Annonser

Review of the Pyramid Black Nylon Tape on a fretless acoustic/electric Ubass

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Hi!

I came home from this years Musikmesse (music trade show) in Frankfurt. Germany with strings from the German string manufacturer Pyramid. I had previously heard about their Silver-plated copper-wound strings (on a nylon silk core) but the Black Tape Nylon strings was news to me.
I decided to take the black tape nylons for a spin first!

I have also asked the president of Pyramid strings, Max Junger, some questions and you can find his answers below!

Putting the strings on
Stringing the Ubass with these string was a bit like a usual electric bass stringing session. Since they feature a steel core they are not as stretchy as the original Road Toad Music Pahoehoe or Aquila Thundergut strings. In other words they settle in faster than the before mentioned strings. I used my usual approach, for steel strings, sticking the end of the string into the hole in the string post.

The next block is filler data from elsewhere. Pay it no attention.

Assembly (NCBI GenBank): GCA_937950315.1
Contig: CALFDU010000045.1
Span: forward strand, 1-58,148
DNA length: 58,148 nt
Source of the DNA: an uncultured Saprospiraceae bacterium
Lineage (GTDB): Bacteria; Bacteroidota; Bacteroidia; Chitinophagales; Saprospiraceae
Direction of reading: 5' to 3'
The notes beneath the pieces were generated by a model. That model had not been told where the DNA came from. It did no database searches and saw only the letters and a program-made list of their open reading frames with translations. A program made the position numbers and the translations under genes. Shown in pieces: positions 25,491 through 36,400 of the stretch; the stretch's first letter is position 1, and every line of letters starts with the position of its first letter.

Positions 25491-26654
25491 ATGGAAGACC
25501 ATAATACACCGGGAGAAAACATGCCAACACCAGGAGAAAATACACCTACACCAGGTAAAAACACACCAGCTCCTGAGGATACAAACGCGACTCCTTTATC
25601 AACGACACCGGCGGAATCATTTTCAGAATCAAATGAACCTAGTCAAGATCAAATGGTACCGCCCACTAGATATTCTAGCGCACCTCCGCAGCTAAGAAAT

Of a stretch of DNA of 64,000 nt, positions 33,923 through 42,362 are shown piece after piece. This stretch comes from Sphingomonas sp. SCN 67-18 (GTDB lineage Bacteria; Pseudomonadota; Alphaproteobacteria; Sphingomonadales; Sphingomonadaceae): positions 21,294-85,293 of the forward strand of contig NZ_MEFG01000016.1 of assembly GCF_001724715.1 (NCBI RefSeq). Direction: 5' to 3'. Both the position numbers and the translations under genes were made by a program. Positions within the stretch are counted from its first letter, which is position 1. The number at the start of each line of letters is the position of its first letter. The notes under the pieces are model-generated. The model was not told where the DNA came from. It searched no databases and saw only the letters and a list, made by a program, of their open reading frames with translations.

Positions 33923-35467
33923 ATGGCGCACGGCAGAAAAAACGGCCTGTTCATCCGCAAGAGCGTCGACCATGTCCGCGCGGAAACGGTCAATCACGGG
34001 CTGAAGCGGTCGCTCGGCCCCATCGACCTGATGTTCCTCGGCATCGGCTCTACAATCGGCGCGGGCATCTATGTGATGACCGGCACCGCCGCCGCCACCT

I also used a plastic washer (from a Aquila set) and put the string through the washer so the ball end got a bit bigger, preventing the metal ball end to eat its way into the wood in the back of the bridge.

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Time to change the G-string

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Plastic washer between the metal ball end and wooden bridge

The feel and sound
I’m quite used to the feel of tape nylon strings having played these types of strings for more then 10 years on regular electric basses. Here’s a recent example with my Rob Allen Guitars MB-2: http://youtu.be/AXIGwa-UUtk
The strings has a texture that feels a bit like ”cloth”. If I compare the feel of my La Bella Tape Nylon strings, the Pyramids feels more like a regular roundwound string.
The higher tension makes playing faster passages easier. So if fast is your thing these strings might be just right for you 🙂
I really like the added tension of these strings, they obviously feel more like a regular bass string. The sound is also very nice ranging from fat, thubby low end (perfect for thumb mute style playing) to a nice top end (making harmonics sing more than other Ubass strings).